In his response he sets out a process that one must follow:
Start out with a Definition of Security, which apparently is the Foundation upon which all consensus protocols ought to be judged in our space. It defines what a secure Ledger is.
Next you need to prove that Proof of Work satisfies this so you have a benchmark.
Then you need to prove proof of stake satisfies this.
Proof of Work is not a Good Benchmark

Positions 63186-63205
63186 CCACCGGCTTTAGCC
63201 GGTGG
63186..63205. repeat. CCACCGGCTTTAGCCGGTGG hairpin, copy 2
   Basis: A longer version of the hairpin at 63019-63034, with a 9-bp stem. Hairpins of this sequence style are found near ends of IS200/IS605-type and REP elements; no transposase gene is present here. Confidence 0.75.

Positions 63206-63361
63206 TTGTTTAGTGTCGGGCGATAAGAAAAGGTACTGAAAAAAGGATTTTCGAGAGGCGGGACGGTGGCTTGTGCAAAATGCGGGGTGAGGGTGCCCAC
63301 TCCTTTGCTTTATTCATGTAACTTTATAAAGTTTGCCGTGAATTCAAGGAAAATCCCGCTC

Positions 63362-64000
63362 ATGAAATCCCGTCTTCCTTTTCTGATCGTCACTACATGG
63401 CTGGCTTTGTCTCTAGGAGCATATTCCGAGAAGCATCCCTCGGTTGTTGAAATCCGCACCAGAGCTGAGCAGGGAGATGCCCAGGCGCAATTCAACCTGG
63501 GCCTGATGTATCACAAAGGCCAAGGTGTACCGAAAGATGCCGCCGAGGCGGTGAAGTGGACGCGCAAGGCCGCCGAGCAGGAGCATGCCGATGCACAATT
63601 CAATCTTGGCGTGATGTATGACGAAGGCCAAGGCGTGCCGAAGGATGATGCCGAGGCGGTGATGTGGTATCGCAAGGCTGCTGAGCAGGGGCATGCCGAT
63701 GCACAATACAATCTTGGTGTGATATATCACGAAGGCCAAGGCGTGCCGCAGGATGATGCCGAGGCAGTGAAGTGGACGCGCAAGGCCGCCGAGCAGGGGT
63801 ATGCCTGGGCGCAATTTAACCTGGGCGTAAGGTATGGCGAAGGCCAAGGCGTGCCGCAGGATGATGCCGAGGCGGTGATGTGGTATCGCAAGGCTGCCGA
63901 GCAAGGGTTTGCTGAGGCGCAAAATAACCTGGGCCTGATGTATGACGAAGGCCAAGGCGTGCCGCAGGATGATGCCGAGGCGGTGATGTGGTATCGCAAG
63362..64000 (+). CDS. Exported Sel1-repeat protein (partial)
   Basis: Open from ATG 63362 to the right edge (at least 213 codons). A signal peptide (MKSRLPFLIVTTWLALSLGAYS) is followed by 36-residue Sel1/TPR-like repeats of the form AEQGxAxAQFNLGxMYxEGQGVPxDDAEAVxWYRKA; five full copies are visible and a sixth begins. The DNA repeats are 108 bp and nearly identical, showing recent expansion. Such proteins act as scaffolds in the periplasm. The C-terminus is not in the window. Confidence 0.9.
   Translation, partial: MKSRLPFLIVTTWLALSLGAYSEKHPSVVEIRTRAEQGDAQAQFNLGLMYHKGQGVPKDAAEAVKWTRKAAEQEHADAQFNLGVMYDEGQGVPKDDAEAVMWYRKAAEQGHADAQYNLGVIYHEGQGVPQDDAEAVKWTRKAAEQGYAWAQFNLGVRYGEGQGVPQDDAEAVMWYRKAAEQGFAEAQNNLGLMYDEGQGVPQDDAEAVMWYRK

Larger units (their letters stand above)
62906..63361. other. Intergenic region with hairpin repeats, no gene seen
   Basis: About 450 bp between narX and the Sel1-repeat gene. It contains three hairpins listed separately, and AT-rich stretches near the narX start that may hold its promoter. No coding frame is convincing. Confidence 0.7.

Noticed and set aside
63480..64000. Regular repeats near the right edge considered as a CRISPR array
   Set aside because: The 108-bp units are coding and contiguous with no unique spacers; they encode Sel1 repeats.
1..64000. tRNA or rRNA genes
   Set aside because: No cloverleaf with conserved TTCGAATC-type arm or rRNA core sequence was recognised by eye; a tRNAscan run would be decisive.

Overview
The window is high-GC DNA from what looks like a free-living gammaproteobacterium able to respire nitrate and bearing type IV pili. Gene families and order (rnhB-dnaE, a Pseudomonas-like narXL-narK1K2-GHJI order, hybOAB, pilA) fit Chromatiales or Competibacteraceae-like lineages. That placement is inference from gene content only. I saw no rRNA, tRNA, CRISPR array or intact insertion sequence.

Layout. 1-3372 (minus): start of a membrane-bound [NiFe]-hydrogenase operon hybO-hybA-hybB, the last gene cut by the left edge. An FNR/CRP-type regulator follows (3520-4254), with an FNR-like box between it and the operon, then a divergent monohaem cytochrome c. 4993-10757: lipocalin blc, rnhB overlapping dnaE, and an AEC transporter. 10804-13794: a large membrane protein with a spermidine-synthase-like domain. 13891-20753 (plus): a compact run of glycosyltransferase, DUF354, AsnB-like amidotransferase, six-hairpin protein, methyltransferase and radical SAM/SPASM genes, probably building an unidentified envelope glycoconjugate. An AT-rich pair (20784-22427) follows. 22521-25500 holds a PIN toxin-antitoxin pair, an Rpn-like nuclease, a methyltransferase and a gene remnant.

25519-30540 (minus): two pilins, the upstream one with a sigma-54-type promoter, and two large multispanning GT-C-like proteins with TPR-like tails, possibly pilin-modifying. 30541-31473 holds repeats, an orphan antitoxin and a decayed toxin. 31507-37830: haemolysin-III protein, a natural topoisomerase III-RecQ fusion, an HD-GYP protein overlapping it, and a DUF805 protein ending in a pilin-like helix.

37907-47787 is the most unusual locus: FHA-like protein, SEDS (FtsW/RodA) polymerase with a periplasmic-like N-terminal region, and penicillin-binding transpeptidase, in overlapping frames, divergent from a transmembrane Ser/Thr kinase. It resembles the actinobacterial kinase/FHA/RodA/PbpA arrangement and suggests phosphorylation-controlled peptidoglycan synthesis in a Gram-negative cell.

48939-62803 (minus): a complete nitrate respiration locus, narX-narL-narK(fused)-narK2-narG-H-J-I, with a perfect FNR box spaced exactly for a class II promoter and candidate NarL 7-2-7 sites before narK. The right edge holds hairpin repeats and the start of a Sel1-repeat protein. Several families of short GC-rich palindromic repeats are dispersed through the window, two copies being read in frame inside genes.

According to Charles, the proof of work satisfies his definition of secure ledgers. In my opinion, proof of work provides terrible security based upon real world centralization in mining pools, misalignment of incentives, successful double spends, empty blocks, selfish mining, fee extortion, etc. Following the process laid out by Charles is an example of asking the wrong question: "How do we create a proof of stake algorithm with security properties of proof of work?". It will produce a proof-of-stake algorithm that fails to account for the problems present in proof of work because those problems are completely outside the scope of his definition of security.